Ian Broudie and a supportive cast of Mersey’s finest make for a communal night to remember for one of Liverpool’s unsung yet very special music sons, Getintothis Jamie Bowman reflects on an evening of high drama.
“It’s Broudie‘s testimonial isn’t it?” quipped one football referencing wag outside the Philharmonic as an expectant crowd flooded in to pay tribute to one of Liverpool’s more modest songwriting talents.
After years spent producing Liverpool’s finest bands, it took until the late 80s for Ian Broudie to take his turn in the spotlight with the Lightning Seeds. Even then the bespectacled frontman seemed content to play the shy, sensitive songwriting, penning his tales of romance and wonder from behind a glossily produced studio sheen.
Well no longer it would seem. Tonight’s version of the Seeds sees Broudie backed not only by an all-star line-up of numbering various Zutons and Coral members but also by the Royal Liverpool Philharmonic Orchestra who, together with a clearly moved Broudie, seem determined to breathe new life into both his back catalogues. But does it work?
Well sort of. Broudie’s choppy rhythm guitar and Sean Payne‘s drums power the opening salvo of Marvellous, Ready Or Not and All I Want with the orchestra gamely trying to keep up but somehow the balance isn’t right and the pop perfection of Broudie’s songs is lost in the mix.
It’s not until the appearance of the ever entertaining Ian McCulloch (‘Broudie’s a genius and he hasn’t realised until tonight‘), that both the gig and the orchestra suddenly click.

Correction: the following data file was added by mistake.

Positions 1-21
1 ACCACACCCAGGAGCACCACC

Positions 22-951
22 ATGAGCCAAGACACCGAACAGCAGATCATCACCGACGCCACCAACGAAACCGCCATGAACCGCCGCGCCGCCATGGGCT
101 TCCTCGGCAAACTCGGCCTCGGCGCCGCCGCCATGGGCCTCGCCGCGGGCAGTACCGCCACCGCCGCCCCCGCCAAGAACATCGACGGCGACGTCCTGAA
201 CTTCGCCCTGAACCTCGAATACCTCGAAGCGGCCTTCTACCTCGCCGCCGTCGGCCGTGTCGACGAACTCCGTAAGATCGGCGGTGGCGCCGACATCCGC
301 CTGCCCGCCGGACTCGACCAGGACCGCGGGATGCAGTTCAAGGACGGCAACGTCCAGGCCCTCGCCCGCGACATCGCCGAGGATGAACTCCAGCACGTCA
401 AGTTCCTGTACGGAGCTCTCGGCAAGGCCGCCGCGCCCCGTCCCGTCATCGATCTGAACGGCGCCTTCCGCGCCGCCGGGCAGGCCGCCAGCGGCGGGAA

Ian McCulloch shoots another down alongside Broudie at the Phil by Mark McNulty
As the strings stab their way through a wonderful version of Echo & the Bunnymen‘s Back Of Love, McCulloch’s stunning voice soars above the melody with a grateful Broudie visibly taken aback by his old friend’s fulsome praise at the song’s conclusion. The Cutter proves even better with the orchestra’s string section slicing through the mix and an interval-busting Life Of Riley, complete with cymbal-clashing brass clangs, saw the entire crowd rises to their feet to punch the air.
From then on the guests come thick and fast. The Coral‘s James Skelly strums his way through a delightfully wistful Pass It On (with former bandmate Bill Ryder-Jones, who is an ever present on lead guitar, clearly enjoying the mini reunion) while a typically lugubrious Terry Hall, of The Specials, sulks his way through Lucky You and Sense. Only Miles Kane‘s rather embarrassing snake hipped rendition of The Byrds‘ You Showed Me fails to work.
Such is Brodie’s Midas touch tonight that even the potential albatross that is Three Lions comes across less as a rebel rousing soccer anthem but more a poignant lament for “all those years of hurt“.
Hall and McCulloch return to the stage for a tipsy slur through Lou Reed‘s Perfect Day and despite the Bunnyman’s natural tendency to hog the limelight, it’s clear which Ian is tonight’s real man of the match.
Ian Broudie at the Phil by Jack Thompson
More great pictures from Mark McNulty’s blog here.
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